Originally posted in April 2011
Imagine for a moment that you were commissioning an architect to build you a house. You want a very special house; one that will allow you to do some very special things. Imagine for a moment all the things that YOU want for your house. In my house, I would like a big woodstove, and a kitchen with great counter space, and new appliances, and an indoor/outdoor swimming pool within a greenhouse with big sliding windows so that in the summer we could have the air flow through but in the winter we could take advantage of passive solar. I want a VERY fancy house.
Now, given what I want in my house, it is going to need electricity. Imagine for a moment, that my architect, who has come highly recommended by all my friends, who has built lovely houses before, has decided that he will not work with electricians. Or electrical engineers. Or anyone in the electrical industry. And he won’t read the legal code that electricians must adhere to when they do their work. He has his own ideas about electricity and in his architectural drawings, he is going to lay out the electrical system HE wants, regardless of what might be accepted in the industry. Now, granted he has added some improvements to the way things normally work, but in other buildings that he has been involved with, there have always been hang ups during construction while the building inspector goes through and makes all the changes to what this architect has indicated on the drawings-because the architect, while he may think his methods are better, is actually doing something that a lot of dog behaviour consultants, veterinarians and trainers do that we ought not do. He is practicing outside of his area of competence.
Architects need to know some things about electricity, electrical set ups, and the electrical code. Architects have to follow guidelines when making building plans. But architects are not electricians. And here is a piece of news. I am a dog behaviour consultant. In fact, I am a Certified Dog Behaviour Consultant. I did not go to school to become a veterinarian. Or even a vet tech. I know enough about dog health to tell you when you need to go to the vet, and I know enough about dog biology and health to be able to carry on a very informed discussion with a veterinarian about a dog in our care. Here is the thing: I need an invite from the client to do so.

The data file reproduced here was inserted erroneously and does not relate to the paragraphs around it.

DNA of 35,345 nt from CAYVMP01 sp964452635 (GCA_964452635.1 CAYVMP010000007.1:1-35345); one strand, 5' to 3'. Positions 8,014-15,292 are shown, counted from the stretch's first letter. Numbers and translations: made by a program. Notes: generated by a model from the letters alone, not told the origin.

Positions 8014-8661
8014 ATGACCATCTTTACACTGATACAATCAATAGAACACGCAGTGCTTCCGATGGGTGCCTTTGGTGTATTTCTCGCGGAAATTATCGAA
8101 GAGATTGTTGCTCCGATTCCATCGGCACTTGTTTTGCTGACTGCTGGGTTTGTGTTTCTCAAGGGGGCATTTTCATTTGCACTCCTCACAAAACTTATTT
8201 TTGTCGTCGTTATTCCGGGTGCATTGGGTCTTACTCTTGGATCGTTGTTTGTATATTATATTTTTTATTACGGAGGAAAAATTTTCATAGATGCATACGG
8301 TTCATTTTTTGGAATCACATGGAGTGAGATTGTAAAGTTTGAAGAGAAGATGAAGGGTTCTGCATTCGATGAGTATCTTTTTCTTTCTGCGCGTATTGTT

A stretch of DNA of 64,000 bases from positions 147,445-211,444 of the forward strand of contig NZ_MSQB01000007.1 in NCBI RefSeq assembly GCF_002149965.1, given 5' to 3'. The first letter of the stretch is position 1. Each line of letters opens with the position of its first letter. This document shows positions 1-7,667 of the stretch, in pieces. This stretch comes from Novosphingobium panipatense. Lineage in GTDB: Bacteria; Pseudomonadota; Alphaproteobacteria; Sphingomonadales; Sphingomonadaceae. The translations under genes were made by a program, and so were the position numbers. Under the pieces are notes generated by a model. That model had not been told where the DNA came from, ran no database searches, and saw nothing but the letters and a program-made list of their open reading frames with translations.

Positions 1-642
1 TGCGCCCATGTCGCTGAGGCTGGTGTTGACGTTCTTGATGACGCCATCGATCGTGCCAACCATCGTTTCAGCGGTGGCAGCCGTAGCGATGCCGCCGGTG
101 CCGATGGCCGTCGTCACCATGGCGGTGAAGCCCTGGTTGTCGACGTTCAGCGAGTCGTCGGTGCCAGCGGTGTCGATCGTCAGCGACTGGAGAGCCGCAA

If I hired an architect to build a house for me, I would insist that the various professionals that I hired were able to work together. The architect needs to be able to work with the engineers, the contractors, my lawyer, and my accountant. The other professionals need to be able to work together too. The day of the one stop jack of all trades professional is gone. The same is true of the people who help you with your dog’s behaviour; they need to get along in the sandbox with your vet, your daycare, you dog walker, your groomer and your breeder. We don’t need to go out for dinner together, but we DO need to find a way to work with one another, recognizing one another’s strengths and specialties and consulting one another opening. Your vet did not study behaviour in school and likely has not trained as many dogs as I have. Your daycare is unlikely to have given very many dogs haircuts and your groomer should not be drawing blood and doing bloodwork on your dog. We each know something about the work that the other does, and we can each contribute something to your dog’s wellbeing in the other places that your dog is going, but we each have a specialty and we need to respect one another’s specializations.
So when you are working with a professional for the improvement of your dog’s quality of life, put the professionals you use in touch with one another. And beware that those who are not playing nice in the sandbox with one another may not be able to help you in every way possible. The best outcomes for dogs happen when we are all on the same team.